• Refinance: If eligible, refinancing your mortgage with a lower interest rate could decrease your monthly payment. Explore market rates and lender options.
  • Sell your home: Selling your property, even through a short sale (selling for less than owed), can prevent the forced sale of your home and potentially leave you with some proceeds. Seek guidance from a realtor experienced in short sales.

Alternatives to Foreclosure:

  • Deed-in-lieu of foreclosure: Transfer your property’s ownership directly to the lender in exchange for releasing your mortgage debt. This avoids the forced sale proceedings but can impact your credit score.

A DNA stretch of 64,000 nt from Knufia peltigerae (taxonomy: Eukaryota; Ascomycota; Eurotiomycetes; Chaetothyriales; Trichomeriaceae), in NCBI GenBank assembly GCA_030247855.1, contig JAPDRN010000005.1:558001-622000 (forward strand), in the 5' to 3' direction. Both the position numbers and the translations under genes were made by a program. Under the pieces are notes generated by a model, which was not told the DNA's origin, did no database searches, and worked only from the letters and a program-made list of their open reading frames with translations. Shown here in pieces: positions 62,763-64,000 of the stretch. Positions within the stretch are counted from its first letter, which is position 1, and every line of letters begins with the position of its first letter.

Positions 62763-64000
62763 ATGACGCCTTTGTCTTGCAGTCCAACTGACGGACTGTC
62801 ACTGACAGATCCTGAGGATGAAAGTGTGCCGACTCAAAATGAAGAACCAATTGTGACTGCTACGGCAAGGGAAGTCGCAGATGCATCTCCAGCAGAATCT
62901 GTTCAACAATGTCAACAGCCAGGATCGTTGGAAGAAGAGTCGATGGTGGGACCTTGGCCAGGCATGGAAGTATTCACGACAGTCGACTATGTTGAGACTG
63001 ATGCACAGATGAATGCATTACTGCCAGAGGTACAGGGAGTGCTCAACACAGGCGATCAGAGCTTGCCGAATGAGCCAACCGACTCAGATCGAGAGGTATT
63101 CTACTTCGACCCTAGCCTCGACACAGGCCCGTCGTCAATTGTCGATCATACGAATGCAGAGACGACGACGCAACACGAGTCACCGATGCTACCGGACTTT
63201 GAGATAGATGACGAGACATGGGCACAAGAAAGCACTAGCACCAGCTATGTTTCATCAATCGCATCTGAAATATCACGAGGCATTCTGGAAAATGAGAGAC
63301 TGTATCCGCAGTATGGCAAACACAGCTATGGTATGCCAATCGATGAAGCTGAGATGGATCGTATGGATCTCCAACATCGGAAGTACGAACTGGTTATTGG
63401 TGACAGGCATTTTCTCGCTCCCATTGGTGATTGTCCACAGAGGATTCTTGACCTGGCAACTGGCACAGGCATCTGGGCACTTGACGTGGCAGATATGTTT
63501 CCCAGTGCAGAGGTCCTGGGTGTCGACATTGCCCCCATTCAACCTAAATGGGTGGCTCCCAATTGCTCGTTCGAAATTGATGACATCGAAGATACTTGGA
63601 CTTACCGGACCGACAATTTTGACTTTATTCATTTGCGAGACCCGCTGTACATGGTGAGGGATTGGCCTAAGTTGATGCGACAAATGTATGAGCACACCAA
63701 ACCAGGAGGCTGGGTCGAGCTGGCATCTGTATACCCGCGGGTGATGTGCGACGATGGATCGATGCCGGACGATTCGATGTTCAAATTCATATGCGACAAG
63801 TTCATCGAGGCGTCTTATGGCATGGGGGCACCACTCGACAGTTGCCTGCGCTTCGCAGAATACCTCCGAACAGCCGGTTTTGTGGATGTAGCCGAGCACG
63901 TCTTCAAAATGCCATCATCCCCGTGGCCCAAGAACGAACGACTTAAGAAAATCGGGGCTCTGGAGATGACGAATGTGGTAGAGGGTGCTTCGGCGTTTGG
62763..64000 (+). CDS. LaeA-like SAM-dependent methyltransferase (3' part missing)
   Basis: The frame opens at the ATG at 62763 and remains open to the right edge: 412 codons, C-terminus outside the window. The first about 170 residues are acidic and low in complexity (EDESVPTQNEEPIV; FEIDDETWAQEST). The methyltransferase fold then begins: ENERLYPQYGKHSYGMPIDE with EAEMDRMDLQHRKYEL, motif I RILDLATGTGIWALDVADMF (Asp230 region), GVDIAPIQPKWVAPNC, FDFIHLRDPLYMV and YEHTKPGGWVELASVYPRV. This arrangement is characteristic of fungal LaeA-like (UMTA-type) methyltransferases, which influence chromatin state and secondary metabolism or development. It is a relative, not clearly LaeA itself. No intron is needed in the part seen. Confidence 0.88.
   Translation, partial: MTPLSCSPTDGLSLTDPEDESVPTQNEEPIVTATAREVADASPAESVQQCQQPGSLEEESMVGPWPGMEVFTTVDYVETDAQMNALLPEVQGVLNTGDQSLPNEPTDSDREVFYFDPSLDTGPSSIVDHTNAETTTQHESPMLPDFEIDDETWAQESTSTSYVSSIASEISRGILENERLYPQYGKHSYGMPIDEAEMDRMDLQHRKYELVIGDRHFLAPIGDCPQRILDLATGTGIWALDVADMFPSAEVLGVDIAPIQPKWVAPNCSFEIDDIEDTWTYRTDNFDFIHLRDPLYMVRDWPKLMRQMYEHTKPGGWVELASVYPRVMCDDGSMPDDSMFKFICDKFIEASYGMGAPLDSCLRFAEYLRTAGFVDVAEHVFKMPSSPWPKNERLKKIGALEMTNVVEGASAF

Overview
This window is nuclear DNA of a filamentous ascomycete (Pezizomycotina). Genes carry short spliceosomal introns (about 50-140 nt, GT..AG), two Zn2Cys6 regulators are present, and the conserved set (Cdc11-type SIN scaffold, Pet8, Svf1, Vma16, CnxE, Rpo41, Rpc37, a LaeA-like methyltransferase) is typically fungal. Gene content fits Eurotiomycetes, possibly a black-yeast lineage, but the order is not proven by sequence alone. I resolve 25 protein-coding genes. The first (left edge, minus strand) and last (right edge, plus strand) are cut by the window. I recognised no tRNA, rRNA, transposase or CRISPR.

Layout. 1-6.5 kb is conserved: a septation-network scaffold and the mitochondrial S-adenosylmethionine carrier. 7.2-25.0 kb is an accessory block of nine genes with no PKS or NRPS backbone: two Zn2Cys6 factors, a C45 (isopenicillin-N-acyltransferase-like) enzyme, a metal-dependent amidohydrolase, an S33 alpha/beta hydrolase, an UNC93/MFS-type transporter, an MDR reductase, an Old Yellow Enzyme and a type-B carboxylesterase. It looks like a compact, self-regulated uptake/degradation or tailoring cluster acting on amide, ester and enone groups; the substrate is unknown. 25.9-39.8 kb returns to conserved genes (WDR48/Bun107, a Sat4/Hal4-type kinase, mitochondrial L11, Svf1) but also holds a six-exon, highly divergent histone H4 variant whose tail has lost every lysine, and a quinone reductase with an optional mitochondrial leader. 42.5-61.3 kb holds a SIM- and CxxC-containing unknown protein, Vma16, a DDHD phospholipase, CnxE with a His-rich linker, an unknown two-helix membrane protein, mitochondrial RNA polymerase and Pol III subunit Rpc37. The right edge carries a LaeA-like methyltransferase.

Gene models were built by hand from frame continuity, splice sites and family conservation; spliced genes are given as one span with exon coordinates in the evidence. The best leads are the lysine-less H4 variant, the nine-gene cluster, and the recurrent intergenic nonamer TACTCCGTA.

• Chapter 13 bankruptcy: Filing for Chapter 13 allows you to restructure your debts and propose a repayment plan under court protection. This can temporarily halt the repossession of property but has long-term financial implications.

How JMS Home Buyers LLC Can Help With Foreclosure

If you struggle with your monthly mortgage, JMS Home Buyers can buy your property outright. We will make you an offer and close on the property when you are ready. We help Charlotte homeowners get out of their difficult situations. If you are struggling with a house you can no longer afford, reach out to our team today to learn more about the options available to you. We are happy to answer any questions you have about the process. 704-707-6016